If I tried to assume in each category where this could happen that it would happen in every year I would be saving way too much on each one: Auto, home, veterinary, etc. What I do instead is have an Irregular expense category where I park $X in it at the start of the year. I still allocate $X a year for home repair for example based upon "typical" expenditures. And I allocate $Y for auto repair based upon "typical" expenditures. However, if there is an expense that goes way beyond that I typically expect then I pull it from the irregular expense category (and then work to build that category back up). Since I started doing this it has worked well for me, since you don't usually have all those freak events happen in one year.
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Old 01-25-2013, 07:32 AM   #48
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I'm beginning to think I should expect huge unexpected expenses. Just over the last 12 months I've had the following:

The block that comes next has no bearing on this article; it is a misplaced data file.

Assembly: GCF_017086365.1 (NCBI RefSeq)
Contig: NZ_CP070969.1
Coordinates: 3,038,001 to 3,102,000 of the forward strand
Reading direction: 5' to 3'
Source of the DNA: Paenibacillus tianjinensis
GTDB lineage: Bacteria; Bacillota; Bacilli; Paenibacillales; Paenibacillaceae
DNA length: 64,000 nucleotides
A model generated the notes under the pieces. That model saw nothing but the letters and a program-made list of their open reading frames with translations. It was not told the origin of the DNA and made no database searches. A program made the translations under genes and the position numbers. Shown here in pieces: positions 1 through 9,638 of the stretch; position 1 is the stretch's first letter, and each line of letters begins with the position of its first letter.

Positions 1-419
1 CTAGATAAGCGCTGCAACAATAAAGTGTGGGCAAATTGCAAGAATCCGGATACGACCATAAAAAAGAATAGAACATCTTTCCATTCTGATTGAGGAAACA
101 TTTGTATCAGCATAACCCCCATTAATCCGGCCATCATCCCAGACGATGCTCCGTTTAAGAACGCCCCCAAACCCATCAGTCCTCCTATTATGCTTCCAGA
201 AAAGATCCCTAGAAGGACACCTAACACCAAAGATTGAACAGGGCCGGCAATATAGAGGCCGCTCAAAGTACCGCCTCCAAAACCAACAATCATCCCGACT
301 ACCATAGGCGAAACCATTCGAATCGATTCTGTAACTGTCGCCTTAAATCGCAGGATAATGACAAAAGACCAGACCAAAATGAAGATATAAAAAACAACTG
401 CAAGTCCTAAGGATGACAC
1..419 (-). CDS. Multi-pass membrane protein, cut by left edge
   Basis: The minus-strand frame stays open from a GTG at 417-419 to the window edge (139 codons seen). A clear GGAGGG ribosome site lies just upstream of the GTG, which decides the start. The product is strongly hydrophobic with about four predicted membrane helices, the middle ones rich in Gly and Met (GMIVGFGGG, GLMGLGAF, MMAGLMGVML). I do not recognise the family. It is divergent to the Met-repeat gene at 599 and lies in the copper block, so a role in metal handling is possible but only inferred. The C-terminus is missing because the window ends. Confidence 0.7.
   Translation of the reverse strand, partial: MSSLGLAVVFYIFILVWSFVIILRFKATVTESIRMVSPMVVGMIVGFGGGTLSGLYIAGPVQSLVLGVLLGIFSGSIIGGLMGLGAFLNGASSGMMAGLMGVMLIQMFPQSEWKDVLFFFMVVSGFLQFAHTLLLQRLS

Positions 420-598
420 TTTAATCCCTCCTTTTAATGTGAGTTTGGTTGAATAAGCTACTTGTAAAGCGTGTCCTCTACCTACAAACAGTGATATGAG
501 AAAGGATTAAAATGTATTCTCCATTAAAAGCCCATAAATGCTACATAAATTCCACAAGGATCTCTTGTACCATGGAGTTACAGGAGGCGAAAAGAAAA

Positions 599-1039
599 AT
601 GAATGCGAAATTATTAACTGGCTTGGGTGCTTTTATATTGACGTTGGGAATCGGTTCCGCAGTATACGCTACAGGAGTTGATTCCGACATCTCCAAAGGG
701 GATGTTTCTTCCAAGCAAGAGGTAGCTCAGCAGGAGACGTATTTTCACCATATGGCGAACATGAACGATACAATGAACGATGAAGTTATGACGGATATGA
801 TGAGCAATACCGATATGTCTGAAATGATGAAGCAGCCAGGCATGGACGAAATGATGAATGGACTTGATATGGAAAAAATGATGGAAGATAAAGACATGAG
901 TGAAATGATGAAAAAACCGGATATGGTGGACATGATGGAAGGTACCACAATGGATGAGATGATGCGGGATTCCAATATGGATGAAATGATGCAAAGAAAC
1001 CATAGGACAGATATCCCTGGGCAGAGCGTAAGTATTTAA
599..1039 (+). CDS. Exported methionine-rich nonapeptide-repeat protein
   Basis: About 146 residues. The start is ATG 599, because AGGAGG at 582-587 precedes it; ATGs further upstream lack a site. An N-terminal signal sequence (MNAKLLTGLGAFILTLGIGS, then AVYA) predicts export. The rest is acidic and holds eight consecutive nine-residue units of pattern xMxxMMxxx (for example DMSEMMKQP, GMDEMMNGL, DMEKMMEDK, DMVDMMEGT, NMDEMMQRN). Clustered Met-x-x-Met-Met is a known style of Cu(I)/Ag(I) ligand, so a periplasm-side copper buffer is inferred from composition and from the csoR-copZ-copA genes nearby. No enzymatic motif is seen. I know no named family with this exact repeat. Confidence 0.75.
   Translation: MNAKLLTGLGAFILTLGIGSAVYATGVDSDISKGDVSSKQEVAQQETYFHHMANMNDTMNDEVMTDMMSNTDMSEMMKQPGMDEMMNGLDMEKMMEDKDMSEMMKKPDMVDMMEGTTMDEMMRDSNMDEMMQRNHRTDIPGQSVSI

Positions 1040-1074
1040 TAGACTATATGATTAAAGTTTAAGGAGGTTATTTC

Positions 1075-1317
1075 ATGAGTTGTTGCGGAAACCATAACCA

New heat pump compressor $1200
Plumbing leak damage above insurance reimbursement $5000
Share of funeral expenses for close relative $2500
Window glass repair $750
Replacement microwave $1080
Replacement water heater $380
Fallen tree removal $250
Total $11,160

I include an unexpected expense line in my budget but nowhere near this much. I wonder how common this is?

I am a big believer in having a home warranty policy. I pay around $500 per year and then have a $100 deductible per repair incident. If I had had those same expenses you had, I would have paid a total of $300 for the heat pump compressor, window glass and water heater (instead of your $2380).

I'm a little surprised no one has brought this up yet in the thread. I have held home owner warranty policies since 2000, and every year I have at the very least broken even. I've had biggies, too -- major furnace repair, well pump replacement, water line do-overs, etc.

An additional advantage is that when I have a problem, I call the service request line and the company provides me with a qualified repair outfit to call (which the warranty company stands behind).

Alex in Virginia
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Old 01-25-2013, 09:05 AM   #49
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Originally Posted by Alex in Virginia View Post